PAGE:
Getting into the stance, when the action is not specifically close, is something that troubles a whole range of keepers with saving and decision making ability, which can cost them in the game. It is so important to get into your ready stance before the stance – the better prepared you are, the more chance you have of stopping the shot.
You can never not bother with getting into your stance before a shot. Even when the ball is under one of your player’s control, you don’t know if they are going to have it taken from them and go onto have a scoring chance. I’ve recently been watching a number of keepers who are incredibly lazy in their efforts.
Other than not being ready for action and not making the save, you are not mentally prepared for game action. If you are not capable of being alert and watchful all game long (along with the need to pull off big saves when called upon in the last few minutes of the game), then you shouldn’t be getting selected to play.
By not being in your ready stance and being ‘behind the play’ (i.e. not watching it properly and keeping a back seat), you leave yourself vulnerable. If you are unbalanced in your stance, then you will not be capable of making the save; tilting too far backwards, unable to reach the ball. A great example of this was Des Abbott’s goal that Vogels allowed in the bronze medal match at the Olympics; allowing a goal through the legs as he wasn’t set, falling back and letting it through him. If he had however been ready, he could have closed the gaps by bringing his legs in.
There are a few British national league keepers who still regularly fail to get set in time; a goal on a broken play within the D at a national conference league game I watched over the weekend is such an example. Expecting the umpire to call the other way (as the team had got most of their decisions their way), the goalkeeper was standing at the post, not in a suitable stance, the ball got loose and was then smashed in. By not being set for the shot, he was easily beaten, unaware of the impending danger.
In contrast, by being in your ready stance when the play is around you (and your defence; getting sucked into the idea of your role as shot stopper, is not the right idea), you are ready and raring for the save; your gloves up for the incoming shot.
It is no good just getting into your stance when the play gets in close; if you are caught off guard when a change occurs, like a deflection, then you are responsible for your lack of attention that led to that goal, by simply not being ready to make a save. By getting set before a play develops, you also help reduce the mental stress of waiting to see a shot in a tight game, since you are ‘switched on’.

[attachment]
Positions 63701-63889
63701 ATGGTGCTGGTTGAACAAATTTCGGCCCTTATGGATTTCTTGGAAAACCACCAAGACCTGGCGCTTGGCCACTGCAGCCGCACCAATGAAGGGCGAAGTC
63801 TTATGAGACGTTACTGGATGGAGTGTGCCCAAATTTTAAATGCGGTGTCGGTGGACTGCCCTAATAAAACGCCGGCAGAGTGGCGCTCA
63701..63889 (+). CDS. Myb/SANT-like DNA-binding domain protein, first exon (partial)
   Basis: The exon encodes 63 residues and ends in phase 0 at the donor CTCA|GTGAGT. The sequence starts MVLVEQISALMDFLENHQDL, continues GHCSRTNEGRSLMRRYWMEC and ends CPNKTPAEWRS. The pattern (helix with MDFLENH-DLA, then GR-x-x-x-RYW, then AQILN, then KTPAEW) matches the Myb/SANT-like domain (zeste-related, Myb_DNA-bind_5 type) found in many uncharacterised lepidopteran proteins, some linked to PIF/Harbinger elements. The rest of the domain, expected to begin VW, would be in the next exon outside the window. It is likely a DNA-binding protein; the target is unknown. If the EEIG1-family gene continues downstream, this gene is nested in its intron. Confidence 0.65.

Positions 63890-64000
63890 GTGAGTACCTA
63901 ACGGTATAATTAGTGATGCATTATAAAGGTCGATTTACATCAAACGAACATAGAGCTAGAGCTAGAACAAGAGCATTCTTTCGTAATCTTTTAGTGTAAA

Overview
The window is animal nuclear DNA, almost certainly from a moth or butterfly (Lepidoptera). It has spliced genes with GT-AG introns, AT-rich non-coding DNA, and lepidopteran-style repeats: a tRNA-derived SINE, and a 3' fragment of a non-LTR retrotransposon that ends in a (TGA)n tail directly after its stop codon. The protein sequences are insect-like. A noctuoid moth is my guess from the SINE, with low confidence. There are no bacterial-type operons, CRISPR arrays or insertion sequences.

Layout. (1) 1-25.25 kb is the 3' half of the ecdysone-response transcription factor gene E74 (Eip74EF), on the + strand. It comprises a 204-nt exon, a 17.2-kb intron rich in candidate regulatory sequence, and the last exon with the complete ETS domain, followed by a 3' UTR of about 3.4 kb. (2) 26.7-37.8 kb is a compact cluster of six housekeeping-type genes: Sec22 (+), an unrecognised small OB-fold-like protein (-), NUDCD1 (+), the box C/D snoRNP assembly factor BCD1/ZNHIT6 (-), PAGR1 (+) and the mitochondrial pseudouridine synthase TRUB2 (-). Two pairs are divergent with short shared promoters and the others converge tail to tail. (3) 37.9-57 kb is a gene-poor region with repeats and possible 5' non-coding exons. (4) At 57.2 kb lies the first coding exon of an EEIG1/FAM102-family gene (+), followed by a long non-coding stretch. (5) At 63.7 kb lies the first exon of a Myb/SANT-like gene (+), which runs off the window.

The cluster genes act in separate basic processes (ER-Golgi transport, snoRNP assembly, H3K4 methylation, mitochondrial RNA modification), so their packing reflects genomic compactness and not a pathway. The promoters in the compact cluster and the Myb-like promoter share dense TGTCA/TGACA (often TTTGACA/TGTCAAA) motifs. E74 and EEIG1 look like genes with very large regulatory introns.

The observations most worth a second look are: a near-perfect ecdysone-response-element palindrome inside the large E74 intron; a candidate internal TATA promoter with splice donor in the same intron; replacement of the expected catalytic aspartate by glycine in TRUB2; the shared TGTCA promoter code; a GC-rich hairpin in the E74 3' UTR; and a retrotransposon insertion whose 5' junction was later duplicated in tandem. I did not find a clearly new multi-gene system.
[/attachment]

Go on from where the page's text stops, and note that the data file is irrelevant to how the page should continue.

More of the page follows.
Rule of thumb
The best way to judge the play is to watch and stay with it the entire game. As the ball gets closer, you need to ‘switch on’ and get to where it is on the pitch; moving with the ball as it moves and staying in your stance, ready for anything to happen.
By point of rule, if the play is in your half, you should be within your ready stance, ready for shots outside the D: you never know what’s going to happen next and should therefore always be alert and ready for anything (i.e. a pro technique is to put in a ball for a runner to get on the end of for a deflection, or a two on one that develops after a defensive mishap).
By getting ready in your stance, with your hands up and body forward, before a play is even made, you WILL be ready for an unprepared save, compared to other keepers who will get caught short by their inactive laziness.
Just watch the pros and see how they do it, like recent games in the Olympics (Vogels is a great example, except vs Australia) and you’ll understand. As the play gets closer you are nearer and nearer to, you are ever more likely to face a shot.
Look at this keeper:
he is not even in his stance and is just
watching the play – if a shot came in, he
would not be ready for it.
However, this keeper is ready – his hands are up
and his legs are apart in his stance, ready for action.
- When the ball is past the half way line, you should be in your ready stance
- Always move with the play; adjusting your angles to suit where the ball is
- Be active not a ‘ball watcher’ – be ready to take control of the situation, instead of just being an observer to what’s going on in front of you
Watch and learn
This is not just a problem that plagues our sport: if you watch (on Match of the Day [British TV] or anything similar), you’ll notice how the keepers that don’t bother to get set lag behind the play and allow goals out of failed ability to prepare for the shot.
In national league games I’ve watched keepers stand there stock still not even bothering to get into a ready stance, on free hits and plays around the D, when they should honestly be set in their stance, ready for a shot. Just because a team is weaker than you are and you are winning, it doesn’t mean there is any reason for you to switch off and sit back; for all you know the next play may go against you and you are beaten, when you aren’t mentally or bodily (position) set.
You have to be aware of your own attitude to the game to really succeed. If you don’t look ready, then shooters will pick up on this; rather than taking a ‘back seat’ during games, concentrate on being there all the time to deal with whatever comes your way.
As always, practise is key to success: train yourself to ALWAYS be in your stance and on the angle of where the ball is, to be set. At training, focus on getting yourself in your stance immediately and in line for the shot, allowing you to maximise your chances.